FORT FAIRFIELD, Maine — Aroostook County is down 21 town police officers, Sheriff Shawn Gillen said during the Fort Fairfield Town Council meeting on Wednesday night.
While Gillen, who had been asked to give the town a law enforcement proposal, has not had trouble hiring deputies, he talked about the challenges Fort Fairfield and other towns face in hiring and retaining police officers.
“I usually get deputies from you,” he said, referring to officers leaving town police jobs to work for the sheriff’s department. “And it’s going to get worse if qualified immunity goes away.”
Currently, there is state legislation, sponsored by state Rep. Jeffrey Evangelos, that aims to remove police officer protections against civil lawsuits known as qualified immunity.
When Van Buren temporarily closed its police department in December, sheriff’s deputies were stretched thin, Gillen said.
“I’m a bit gun-shy about this after what happened in Van Buren. They closed their doors on me. My department was stressed picking up their calls and our calls too,” he said, adding that he has concerns the same thing could happen in Fort Fairfield.
“Having worked here [Fort Fairfield] in December and January ourselves, I was naturally concerned,” he said. “I will tell you, it does put a strain on us when you’re running short. The last few months we’ve helped and assisted.”
Fort Fairfield currently has two officers working full time, two part time and two officers in training, waiting to attend the Maine Criminal Justice Academy, Town Manager Andrea Powers said after Gillen’s presentation.
Fort Fairfield Police Chief Shawn Newell is on administrative leave, but Powers declined comment regarding Newell and staffing.
During the meeting, Gillen said that deputies have been helping the town recently, but did not tie it to Newell’s absence. Attempts to reach Gillen for comment last week about covering Fort Fairfield were not successful.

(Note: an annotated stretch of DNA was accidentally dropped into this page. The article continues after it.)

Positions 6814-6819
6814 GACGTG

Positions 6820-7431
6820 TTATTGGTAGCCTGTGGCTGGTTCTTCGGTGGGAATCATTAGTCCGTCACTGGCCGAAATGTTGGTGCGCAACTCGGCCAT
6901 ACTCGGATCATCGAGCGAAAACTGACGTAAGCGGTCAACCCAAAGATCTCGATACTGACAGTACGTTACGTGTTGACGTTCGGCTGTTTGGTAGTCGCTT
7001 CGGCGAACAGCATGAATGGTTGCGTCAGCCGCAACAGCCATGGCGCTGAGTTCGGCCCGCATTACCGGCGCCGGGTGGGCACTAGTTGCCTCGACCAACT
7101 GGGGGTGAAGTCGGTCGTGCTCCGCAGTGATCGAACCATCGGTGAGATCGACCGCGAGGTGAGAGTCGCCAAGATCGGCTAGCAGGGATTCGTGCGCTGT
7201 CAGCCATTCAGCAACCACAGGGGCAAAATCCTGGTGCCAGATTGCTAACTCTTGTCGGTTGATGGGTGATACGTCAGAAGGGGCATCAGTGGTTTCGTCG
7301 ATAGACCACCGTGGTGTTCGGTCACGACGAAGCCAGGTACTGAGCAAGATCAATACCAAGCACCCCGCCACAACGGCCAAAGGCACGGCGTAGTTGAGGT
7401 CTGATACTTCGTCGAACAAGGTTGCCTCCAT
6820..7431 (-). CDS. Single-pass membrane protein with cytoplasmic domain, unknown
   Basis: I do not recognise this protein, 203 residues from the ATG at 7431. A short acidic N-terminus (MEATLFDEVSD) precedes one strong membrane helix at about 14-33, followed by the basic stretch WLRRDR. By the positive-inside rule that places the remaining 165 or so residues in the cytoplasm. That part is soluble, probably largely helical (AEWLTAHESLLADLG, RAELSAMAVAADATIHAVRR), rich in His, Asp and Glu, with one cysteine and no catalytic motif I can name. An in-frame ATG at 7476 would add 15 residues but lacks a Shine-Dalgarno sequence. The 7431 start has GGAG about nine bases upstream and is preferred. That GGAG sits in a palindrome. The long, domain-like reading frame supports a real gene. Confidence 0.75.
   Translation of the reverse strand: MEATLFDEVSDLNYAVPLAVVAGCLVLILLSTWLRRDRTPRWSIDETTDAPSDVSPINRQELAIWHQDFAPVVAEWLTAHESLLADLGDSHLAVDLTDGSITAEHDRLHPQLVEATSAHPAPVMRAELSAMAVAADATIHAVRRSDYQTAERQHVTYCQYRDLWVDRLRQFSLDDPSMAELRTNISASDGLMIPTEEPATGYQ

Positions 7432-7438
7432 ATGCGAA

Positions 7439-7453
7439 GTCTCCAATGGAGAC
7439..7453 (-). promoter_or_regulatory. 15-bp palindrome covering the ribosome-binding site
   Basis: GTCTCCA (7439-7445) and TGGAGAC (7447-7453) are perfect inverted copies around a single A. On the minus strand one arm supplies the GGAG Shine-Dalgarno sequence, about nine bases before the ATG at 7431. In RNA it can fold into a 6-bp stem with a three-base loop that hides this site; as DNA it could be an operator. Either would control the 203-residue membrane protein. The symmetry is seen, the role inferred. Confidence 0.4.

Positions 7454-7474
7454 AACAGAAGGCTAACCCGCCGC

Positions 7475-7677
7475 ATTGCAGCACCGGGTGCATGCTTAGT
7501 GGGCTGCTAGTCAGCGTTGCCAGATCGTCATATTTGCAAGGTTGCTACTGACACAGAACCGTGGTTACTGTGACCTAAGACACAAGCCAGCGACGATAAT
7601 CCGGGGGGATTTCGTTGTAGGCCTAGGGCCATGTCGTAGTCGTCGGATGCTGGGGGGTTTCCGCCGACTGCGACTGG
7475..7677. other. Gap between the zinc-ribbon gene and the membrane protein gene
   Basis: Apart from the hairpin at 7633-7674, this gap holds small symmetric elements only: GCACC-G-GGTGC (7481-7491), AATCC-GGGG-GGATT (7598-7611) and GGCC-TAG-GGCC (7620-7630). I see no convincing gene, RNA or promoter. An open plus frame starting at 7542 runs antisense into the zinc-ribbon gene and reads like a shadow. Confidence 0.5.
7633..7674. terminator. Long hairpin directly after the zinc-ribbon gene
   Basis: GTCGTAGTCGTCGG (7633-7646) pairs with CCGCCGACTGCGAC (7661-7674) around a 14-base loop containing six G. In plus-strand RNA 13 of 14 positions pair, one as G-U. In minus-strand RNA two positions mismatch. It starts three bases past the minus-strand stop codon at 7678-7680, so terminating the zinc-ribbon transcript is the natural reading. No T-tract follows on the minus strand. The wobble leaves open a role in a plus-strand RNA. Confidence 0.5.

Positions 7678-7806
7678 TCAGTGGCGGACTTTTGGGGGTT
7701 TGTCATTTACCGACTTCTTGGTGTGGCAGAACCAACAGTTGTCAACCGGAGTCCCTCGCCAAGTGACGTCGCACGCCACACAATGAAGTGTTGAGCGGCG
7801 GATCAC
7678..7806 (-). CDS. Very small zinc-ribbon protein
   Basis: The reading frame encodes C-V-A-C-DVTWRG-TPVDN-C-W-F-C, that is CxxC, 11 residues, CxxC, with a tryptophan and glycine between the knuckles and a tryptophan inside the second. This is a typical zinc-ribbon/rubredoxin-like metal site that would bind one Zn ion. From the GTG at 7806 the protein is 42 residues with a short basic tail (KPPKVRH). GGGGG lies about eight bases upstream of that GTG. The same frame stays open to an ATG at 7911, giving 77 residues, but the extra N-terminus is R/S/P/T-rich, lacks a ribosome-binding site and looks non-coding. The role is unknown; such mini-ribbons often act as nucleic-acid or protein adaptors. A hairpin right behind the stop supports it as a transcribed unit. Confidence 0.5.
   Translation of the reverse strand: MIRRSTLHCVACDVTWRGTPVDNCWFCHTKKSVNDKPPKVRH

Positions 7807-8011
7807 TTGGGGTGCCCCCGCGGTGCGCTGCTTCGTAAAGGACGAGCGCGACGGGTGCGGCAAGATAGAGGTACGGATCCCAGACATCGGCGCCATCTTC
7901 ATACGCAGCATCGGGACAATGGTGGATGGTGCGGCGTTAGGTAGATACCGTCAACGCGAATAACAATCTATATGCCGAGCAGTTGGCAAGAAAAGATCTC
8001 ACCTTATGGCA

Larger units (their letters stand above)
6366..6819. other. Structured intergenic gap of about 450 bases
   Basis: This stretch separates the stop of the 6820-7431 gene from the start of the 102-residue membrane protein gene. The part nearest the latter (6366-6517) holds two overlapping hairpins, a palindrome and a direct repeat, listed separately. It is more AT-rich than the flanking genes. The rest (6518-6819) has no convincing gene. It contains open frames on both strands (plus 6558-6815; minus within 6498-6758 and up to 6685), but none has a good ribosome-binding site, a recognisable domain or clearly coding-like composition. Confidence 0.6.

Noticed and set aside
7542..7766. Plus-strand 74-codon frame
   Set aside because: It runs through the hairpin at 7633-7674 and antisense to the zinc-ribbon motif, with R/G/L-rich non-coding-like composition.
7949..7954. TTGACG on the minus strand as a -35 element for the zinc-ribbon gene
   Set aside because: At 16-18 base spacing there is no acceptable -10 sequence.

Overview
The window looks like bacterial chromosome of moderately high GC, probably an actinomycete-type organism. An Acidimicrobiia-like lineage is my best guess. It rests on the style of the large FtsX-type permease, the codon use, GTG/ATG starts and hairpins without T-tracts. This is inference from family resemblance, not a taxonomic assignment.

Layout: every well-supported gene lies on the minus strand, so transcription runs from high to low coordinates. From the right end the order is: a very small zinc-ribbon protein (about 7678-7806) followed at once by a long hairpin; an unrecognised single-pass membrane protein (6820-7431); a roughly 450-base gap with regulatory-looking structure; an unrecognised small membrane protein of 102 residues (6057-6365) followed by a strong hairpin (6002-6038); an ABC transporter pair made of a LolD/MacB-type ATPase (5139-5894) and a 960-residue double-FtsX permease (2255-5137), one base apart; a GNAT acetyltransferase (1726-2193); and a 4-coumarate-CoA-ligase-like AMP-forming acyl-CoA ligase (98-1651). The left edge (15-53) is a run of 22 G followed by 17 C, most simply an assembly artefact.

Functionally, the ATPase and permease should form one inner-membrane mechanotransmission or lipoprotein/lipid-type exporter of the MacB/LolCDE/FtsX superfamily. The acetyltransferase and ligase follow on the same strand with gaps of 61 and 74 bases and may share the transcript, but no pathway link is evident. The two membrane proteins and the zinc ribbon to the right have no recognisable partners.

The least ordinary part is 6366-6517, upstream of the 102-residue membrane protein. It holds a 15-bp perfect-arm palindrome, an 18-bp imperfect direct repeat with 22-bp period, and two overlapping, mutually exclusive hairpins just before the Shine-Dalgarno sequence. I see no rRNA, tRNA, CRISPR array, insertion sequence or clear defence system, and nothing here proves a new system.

“There are other towns on the verge of closing their police departments and that is a concern,” Gillen said. “I am concerned about the town [Fort Fairfield]. I’m concerned you’ll not be able to find people. I’m concerned that you’ll up and close your doors [the police department] What’s stopping you? Maybe a contract can alleviate the strain on us and keep your doors open.”
Gillen gave the town three possible options for three deputies to cover three shifts per day at annual costs ranging from $390,000 to $630,000.
In two of the proposals, all equipment such as firearms, computer, cruiser, portable radio would be provided by the sheriff’s department.
Proposal No. 1: Includes all wages and benefits associated with a deputy including all equipment, paying the full police academy reimbursement for an officer just out of the academy. The total deputy coverage to the town would be an annual average of $529,550, a 2.1 percent increase over the 2020 police expenditures of $518,780, according to the proposal.
Proposal No. 2: Includes all wages and benefits associated with a deputy including all equipment. This proposal does not include police academy reimbursement and would be for deputies hired that do not need this. The annual average of $442,550 would be a 19.7 percent or $76,000 savings over the Fort Fairfield 2020 police expenditures of $518,780, according to the proposal.
Proposals No. 3: Includes all wages and benefits associated with a deputy, but does not include equipment such as a cruiser, portable radio, firearms or ammunition. And with this proposal, the town could use the equipment the town currently owns. This option does not include academy reimbursement and would be for officers who are five or more years post-academy certified.
“The total deputy coverage to the town of Fort Fairfield would be an annual average of $399,800,” the proposal reads. “This would be a savings to the town budget for police services by about 30 percent or $118,980 over the 2020 police expenditures of $518,780.”
Additionally, Gillen said the town would save its annual dispatch service fee that it pays to the state of Maine for police dispatch.
“I’m not really advocating for change, but if the town wants my help, I will provide it,” Gillen said. “This proposal is not for my benefit, it’s to help you.”
Despite the noted cost-savings for the town, Town Council Chair Mitch Butler said the town could not afford to consider the proposals.
“We’ve been through this before. They are too costly,” Butler said. “I can honestly tell you, this was not authorized by the town manager or the town council. It was an individual request. We are not considering it and if we were to consider the sheriff, it would be too costly.”
Town Manager Andrea Powers also said she did not ask for the Sheriff’s proposal, but Gillen was listed on the agenda and during the meeting Powers recommended Gillen’s presentation.
Town Councilor Scott Smith had suggested in the February council meeting that Sheriff Gillen be added to the March meeting agenda.
Regarding Gillen’s proposals, the Town Council took no actions and Powers said it would be a council decision.